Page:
Words & Images by Jake Edwards
January 12th, the melting pot. Protestors pushed back the police line and toppled fences, forcing their way into the bushland intending to be cleared that day. Trespassing in the eyes of the state government, accessing and protecting their rightful land in the eyes of the protestors. Multiple arrests were made as a small few locked themselves onto machinery, others supposedly disrupting the police, each arrest bringing more unrest to the crowd. As the morning progressed the police began putting in action their intent to remove all from the bushland area. Warnings were given for several minutes before the final call was given, “advance!”. A strong line of police on foot and horseback moving forward and forcing back protestors. In the hectic minutes following, tensions reached boiling point on both sides, with protestors struggling to move back quick enough and police seemingly not noticing the amount of citizens who were being pushed down and trampled. Eventually the crowd were forced back, more arrested, some injured, many distraught from an action they didn’t expect. Later that day the machinery was started, removing a large section of bushland, which has continued over the following weeks.
As bushland destruction continues and a road corridor grows, protestors look for more impactful ways to halt any works from transpiring, some of these methods controversial in the public eye. The purpose of defensive action such as tree sitting, gate lock-on’s and machinery lock-on’s is to halt any demolition in a peaceful – non-destructive way. Effective for a short time. Unfortunately, I often see these actions causing more harm than good, for one important reason, which is image - the image of the campaign in the public eye, arguably the most crucial weapon in any political battle. As defensive actions increased I felt a drop in public support from those who may be undecided on their opinion – this making up the largest section of the public. Such actions being branded with the title of ‘hippie’, resulting with the campaign incurring the same branding.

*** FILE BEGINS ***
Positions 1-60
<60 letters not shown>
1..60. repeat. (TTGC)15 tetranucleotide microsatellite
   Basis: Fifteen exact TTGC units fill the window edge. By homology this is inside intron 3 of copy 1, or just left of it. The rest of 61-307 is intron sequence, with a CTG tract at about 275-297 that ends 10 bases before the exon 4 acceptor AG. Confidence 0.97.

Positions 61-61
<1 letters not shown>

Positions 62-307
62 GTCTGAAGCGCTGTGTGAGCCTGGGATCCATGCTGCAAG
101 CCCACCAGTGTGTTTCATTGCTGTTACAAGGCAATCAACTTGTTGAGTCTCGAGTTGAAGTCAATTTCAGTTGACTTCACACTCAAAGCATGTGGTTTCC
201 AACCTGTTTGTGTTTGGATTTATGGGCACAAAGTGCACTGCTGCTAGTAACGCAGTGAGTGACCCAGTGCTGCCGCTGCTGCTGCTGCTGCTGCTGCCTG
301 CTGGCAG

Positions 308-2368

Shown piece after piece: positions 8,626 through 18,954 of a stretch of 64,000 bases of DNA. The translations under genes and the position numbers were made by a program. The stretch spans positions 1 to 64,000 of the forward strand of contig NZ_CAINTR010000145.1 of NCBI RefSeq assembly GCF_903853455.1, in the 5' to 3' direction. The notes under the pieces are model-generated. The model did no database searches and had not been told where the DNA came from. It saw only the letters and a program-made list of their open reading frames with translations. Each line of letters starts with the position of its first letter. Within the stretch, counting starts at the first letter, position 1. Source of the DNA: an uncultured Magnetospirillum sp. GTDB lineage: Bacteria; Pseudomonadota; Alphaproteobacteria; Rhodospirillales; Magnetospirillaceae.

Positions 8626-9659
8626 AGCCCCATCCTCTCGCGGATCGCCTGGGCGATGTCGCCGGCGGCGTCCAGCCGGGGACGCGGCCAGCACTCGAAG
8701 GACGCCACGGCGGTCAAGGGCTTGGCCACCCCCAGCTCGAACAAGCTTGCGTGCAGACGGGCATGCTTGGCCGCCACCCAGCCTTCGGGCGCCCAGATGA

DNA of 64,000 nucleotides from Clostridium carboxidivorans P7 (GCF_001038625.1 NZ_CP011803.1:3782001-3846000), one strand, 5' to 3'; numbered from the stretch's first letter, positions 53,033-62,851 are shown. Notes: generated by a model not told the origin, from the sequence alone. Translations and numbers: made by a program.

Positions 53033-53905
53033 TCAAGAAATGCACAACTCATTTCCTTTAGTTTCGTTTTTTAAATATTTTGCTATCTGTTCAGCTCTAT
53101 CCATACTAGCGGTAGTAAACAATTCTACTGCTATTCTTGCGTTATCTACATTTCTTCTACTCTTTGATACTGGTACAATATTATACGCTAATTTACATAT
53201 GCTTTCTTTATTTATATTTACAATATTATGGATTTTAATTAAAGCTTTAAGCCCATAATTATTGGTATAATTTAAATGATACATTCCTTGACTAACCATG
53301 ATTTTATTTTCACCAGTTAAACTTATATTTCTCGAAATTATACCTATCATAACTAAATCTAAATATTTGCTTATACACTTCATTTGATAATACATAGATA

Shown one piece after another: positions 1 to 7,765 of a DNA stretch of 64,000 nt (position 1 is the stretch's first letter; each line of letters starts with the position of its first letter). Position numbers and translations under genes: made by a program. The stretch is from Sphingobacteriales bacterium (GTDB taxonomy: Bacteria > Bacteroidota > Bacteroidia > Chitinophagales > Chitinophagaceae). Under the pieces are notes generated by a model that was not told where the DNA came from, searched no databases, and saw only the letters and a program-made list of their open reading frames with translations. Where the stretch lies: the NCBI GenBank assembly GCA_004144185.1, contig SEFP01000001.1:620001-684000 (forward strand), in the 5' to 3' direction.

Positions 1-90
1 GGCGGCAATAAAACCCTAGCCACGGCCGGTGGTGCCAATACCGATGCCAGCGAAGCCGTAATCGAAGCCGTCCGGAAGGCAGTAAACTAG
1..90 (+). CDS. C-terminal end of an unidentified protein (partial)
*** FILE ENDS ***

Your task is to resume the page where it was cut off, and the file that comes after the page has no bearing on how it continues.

Fortunately, these stereotypes are being hit back with various campaigns surrounding the notion that community members from all backgrounds are against the highway. These include; protest members holding up cards stating their profession and their opinion on the highway, and the latest ‘silence speaks’ which included hundreds of community members congregating in the city and standing in silence for their cause. We have also seen amazing support from local musicians such as John Butler and Kevin Parker to name a few, as well as great support from local council members.
Into February the demolition continues and so protesting and defensive action will continue along-side, however the political battle will inevitably be the decider on expensive state infrastructure such as this, a state election on the horizon adding some hope for those against the current situation.